Memorandum submitted by Derrie Clark (LI 29)



What is dyslexia?

I have been an Educational Psychologist for 15 years working at the school/classroom level within a Local Authority and I still do not know what dyslexia is.  I have attended SEN tribunals where the 'definition' of 'dyslexia' has changed according to the presenting 'symptoms' in the pupil.  I also see discriminatory allocation of resources as a result of the 'dyslexia' label.

In every document / report I have read on the subject, the term 'dyslexia' is peppered throughout as if there is shared understanding of what 'dyslexia' is.  Some documents provide a 'description' of presenting 'symptoms' but then use the term as if it is a 'given'.

As far as I can see, 'dyslexia'(dis - word) is difficulty learning literacy at the printed word level (ie where the pupil has gaps in conceptual and factual knowledge relating to the English alphabet code and/or the three skills of segmenting, blending and phoneme manipulation) as a result of teaching methods together with insufficient opportunity to practice the skills to a level of proficiency and generalise conceptual knowledge to a consistent level of understanding.  Therefore, this must cover ALL children with literacy delays.  As mentioned above, such difficulties are, in my experience, far more dependent on teaching methods / learning opportunities rather than within child factors or being fixed over time.  The English Alphabet Code is 'man-made' and we do not have a 'natural' predisposition to acquire it as we do our spoken language (and, incidentally, as assumed by Reading Recovery, see below).  Children have to be taught and need opportunities to practice the phonological and visual sequencing skills required to be automatic in the reading and spelling process, particularly those from homes that do not share the same school/education culture, eg, working class.  It is essential we move out of the mindset that assumes parents will teach their children to read.  This must be the job of our schools.  We cannot go on having young people go through eleven years of statutory education not having been taught to read and write to a proficient level.  At this point, I have to say it is interesting how those previously labelled 'dyslexic' often go on to get their degrees, doctorates and professional qualifications - what definition of dyslexia is theirs?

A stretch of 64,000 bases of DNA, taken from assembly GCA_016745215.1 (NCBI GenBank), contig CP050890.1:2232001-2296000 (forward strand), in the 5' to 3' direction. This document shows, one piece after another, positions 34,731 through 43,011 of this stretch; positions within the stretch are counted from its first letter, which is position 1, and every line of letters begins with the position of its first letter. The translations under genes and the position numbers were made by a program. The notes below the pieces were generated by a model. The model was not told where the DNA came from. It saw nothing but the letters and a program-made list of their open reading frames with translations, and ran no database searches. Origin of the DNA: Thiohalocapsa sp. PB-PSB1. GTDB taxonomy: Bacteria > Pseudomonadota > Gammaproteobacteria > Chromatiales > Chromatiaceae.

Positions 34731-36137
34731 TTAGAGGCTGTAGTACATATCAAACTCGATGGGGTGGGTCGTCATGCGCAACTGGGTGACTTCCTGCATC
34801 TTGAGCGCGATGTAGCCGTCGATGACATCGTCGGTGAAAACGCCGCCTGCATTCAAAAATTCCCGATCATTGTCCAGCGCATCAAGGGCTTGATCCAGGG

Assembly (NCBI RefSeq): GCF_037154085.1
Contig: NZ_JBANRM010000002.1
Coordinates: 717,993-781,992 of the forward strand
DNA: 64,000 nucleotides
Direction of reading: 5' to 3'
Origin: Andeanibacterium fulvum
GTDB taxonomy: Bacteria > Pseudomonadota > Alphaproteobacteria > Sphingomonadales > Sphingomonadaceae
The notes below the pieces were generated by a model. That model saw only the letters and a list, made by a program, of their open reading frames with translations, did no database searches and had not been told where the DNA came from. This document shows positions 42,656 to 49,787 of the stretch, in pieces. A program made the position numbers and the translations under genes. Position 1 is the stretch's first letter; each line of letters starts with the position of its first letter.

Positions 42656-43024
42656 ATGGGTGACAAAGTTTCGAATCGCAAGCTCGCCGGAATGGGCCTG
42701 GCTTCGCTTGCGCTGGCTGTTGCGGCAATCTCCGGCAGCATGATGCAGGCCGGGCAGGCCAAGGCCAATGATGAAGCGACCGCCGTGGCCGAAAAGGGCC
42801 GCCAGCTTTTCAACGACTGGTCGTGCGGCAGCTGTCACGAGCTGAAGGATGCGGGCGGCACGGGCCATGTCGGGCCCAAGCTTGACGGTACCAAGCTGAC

Data collecting for evidence base:  Reading and spelling test scores should be carried out on all pupils leaving Secondary Schooling (including NEETs).

Literacy teaching and interventions in primary school

Here is a typical scenario from my day to day work as an Educational Psychologist linked to a group of schools.  (The information and letters I have received in response to my correspondence to the Government Departments reflect no understanding whatsoever of what is really happening in schools at the chalk face.  Much is assumed at the policy making level this is not actually the case):

A boy in Year 4 (aged approx 9 years) with a reading age of less than six is referred to me because of concerns about his slow progress across the curriculum.  He cannot read or write a sentence.  The Year 4 National Curriculum demands that his class covers such things as similes, persuasive writing, putting words/names in alphabetical order etc (and now, of course, French).